About Psychology, some parents might not be able to teach that but some might be able to.
To fulfill this, most children will take that one class at highschool, because the parent cannot teach it.
I had a friend who would take Biology and Music at HighSchool and take her other classes at home. That would be the best thing to do in that very case. Okay?

That is why, in my state, my parent had to make a big, HUGE, binder full of every thing I was taught in one year and then turn it into an offical Homeschool "employee" person. I forgot what you call it, but you get the idea. I think she was part of the HSLDA (Home School Legal Defense Association)
OR I could take a standardized test to see if I learned everything I was suppose to. SO BELIEVE ME, in my state, YOU ARE REQUIRED TO SEND INFO AND IF THERE IS NOT ENOUGH GIVEN, THE PARENT BETTER FORGET TEACHING.
AND my parent graduated from college and highschool with degrees. SO she was capable of teaching ME.

Please read this article about reasons it is good to teach your child.


Thank you CoolPeppers12 for you arguments!! I am looking forward to an interesting debate!!

Opponent's Argument
I did my best to summarize each of my opponent's points, rather than stating their arguments word for word.

"Please state a number of kids that have fallen behind."
Such data is hard to obtain because (as I will elaborate on later) many homeschoolers are not even required to notify their state that they have chosen to home school. In fact, only two states, Arkansas and Alaska collect such data. Here are the statistics found in Alaska.

In this chart, we can see that the students taught from home (blue) did significantly worse in the mathamatics portion of state testing, showing that students who homeschool definitely have potential to fall behind in math. Now take a look at all subject areas...

Again, with these statistics, it is shown that the students taught from home did worse in each subject area. This proves my point. Online schoolers are behind those students who go to public school on average. This data is from well off taught at home who are not economically disadvantaged. As you could guess, the statistics are worse for the lower class students. (1)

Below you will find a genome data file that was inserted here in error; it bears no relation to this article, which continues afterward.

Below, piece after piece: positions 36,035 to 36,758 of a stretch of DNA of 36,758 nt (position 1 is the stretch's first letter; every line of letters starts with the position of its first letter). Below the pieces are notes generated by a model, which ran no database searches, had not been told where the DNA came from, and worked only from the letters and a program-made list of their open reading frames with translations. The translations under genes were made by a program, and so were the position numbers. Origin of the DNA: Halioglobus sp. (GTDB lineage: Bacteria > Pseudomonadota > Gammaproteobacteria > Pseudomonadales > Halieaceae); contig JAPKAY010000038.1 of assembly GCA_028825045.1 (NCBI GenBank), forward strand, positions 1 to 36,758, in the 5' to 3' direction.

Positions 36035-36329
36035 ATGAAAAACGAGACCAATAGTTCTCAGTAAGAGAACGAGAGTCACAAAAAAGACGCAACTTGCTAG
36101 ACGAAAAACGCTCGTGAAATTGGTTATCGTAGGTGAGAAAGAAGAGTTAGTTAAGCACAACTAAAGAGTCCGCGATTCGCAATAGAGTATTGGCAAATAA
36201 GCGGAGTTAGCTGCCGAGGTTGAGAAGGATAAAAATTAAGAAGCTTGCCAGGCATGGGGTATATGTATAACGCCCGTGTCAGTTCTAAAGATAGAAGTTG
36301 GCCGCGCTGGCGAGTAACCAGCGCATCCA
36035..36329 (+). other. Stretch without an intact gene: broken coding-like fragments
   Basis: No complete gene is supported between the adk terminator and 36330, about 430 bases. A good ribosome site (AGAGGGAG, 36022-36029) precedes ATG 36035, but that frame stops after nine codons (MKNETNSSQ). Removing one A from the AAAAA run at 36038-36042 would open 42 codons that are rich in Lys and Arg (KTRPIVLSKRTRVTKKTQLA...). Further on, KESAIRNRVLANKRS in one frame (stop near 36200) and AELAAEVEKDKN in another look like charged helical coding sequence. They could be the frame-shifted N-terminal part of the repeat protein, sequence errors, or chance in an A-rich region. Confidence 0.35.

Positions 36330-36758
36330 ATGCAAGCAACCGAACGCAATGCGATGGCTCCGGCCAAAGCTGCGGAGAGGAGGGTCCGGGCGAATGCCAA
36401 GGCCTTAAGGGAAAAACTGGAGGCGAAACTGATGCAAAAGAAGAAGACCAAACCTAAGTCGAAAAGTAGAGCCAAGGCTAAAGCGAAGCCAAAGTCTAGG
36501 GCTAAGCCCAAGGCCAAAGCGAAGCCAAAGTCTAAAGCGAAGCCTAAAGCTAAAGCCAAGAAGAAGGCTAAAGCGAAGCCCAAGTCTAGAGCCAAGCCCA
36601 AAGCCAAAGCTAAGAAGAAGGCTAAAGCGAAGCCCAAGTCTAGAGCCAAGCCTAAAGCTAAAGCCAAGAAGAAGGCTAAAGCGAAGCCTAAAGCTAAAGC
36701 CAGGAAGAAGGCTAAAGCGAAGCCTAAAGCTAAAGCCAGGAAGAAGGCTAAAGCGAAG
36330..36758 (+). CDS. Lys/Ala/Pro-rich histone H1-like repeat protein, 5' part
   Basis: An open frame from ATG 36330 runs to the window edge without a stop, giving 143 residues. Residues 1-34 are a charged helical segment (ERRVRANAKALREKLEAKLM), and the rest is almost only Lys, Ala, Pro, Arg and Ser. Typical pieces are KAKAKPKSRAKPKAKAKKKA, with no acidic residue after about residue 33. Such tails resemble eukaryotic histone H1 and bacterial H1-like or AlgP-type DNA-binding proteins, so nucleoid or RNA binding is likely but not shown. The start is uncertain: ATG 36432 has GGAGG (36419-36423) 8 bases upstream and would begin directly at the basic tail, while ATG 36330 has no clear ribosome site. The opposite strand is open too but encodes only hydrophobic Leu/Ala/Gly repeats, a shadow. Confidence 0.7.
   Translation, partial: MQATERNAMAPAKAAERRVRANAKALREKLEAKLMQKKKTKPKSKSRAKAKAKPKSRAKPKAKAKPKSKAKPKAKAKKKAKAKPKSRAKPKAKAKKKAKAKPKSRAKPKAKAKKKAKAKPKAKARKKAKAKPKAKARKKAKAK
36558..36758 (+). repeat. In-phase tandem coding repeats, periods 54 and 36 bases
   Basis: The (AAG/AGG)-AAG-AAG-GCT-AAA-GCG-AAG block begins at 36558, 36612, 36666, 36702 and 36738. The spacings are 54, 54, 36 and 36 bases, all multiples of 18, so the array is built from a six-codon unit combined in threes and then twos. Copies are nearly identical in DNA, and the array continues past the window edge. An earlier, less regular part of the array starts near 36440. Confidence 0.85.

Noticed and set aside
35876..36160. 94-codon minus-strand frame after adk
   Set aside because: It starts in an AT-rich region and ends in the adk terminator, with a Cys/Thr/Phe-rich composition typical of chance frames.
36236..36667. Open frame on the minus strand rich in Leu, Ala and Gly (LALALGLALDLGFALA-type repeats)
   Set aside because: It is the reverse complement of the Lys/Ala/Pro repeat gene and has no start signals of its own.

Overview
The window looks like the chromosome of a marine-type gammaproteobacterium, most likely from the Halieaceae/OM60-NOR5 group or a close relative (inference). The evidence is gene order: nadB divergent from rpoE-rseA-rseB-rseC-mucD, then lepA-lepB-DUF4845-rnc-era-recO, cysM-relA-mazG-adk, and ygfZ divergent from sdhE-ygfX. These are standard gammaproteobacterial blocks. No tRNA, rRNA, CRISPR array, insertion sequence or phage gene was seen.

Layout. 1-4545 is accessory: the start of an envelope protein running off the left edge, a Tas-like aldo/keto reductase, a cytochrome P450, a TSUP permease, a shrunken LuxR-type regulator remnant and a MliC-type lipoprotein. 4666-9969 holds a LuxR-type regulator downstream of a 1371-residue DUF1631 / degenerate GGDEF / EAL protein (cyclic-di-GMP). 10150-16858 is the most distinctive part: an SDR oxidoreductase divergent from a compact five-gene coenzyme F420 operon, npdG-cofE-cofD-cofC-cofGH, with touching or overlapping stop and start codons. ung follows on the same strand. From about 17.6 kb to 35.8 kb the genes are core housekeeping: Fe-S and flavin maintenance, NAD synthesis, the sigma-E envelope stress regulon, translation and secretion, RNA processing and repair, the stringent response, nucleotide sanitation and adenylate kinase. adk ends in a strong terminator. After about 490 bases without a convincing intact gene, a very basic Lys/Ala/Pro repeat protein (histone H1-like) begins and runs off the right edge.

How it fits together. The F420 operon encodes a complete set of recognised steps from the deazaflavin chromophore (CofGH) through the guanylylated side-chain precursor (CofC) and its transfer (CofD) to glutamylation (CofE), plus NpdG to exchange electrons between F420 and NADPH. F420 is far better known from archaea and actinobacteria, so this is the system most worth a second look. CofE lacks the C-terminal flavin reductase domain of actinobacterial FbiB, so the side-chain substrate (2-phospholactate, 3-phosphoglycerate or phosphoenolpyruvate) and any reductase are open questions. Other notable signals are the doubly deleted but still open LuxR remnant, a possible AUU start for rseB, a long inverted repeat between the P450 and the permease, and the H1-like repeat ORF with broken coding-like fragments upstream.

NOTE: I realize that correspondance school and traditional homeschool are somewhat different. However they are both forms of homeschooling. Correspondance schools are the only way to obtain accurate data.

"You go by a small number of people you know who weren't taught properly by parents and somehow thing ALL homeschoolers are like that." I have provided the necessary statistics to prove my point. Also, there is one type of homeschooling that has not been mentioned. Online schooling. Studies have shown that these schools are less likely to meet federal education standards. Kids are even more likely to fall behind in cyber school because there is no one there to motivate them. Source (2) explains some of the flaws in K12 online schooling.

All Boy Scouts of America Arguments
Here my opponent talks about how their personal experience in has given them adequate social interaction. This may be true; however, this argument cannot be looked to because it has absolutely nothing to do with homeschooling. Boy scouts is a valid option for both homeschoolers and public schoolers. In order for my opponent to prove that homeschooling itself provides social opportunities, they must list programs that are exclusively made for homeschoolers. My opponent states, "I don't understand how you think public school clubs are better than THE Boys Scouts of America." Again, if my opponent and I are to compare social benifits of public school vs. homeschool, it must be clubs/activities exclusively for public school vs. clubs/activities exclusively for homeschool. Activities that are options for everyone cannot be taken into account.


My Arguments (Rebuttal)

Qualification of the parent to teach:
"A parent does not need the qualifications of a regular teacher to teach their child."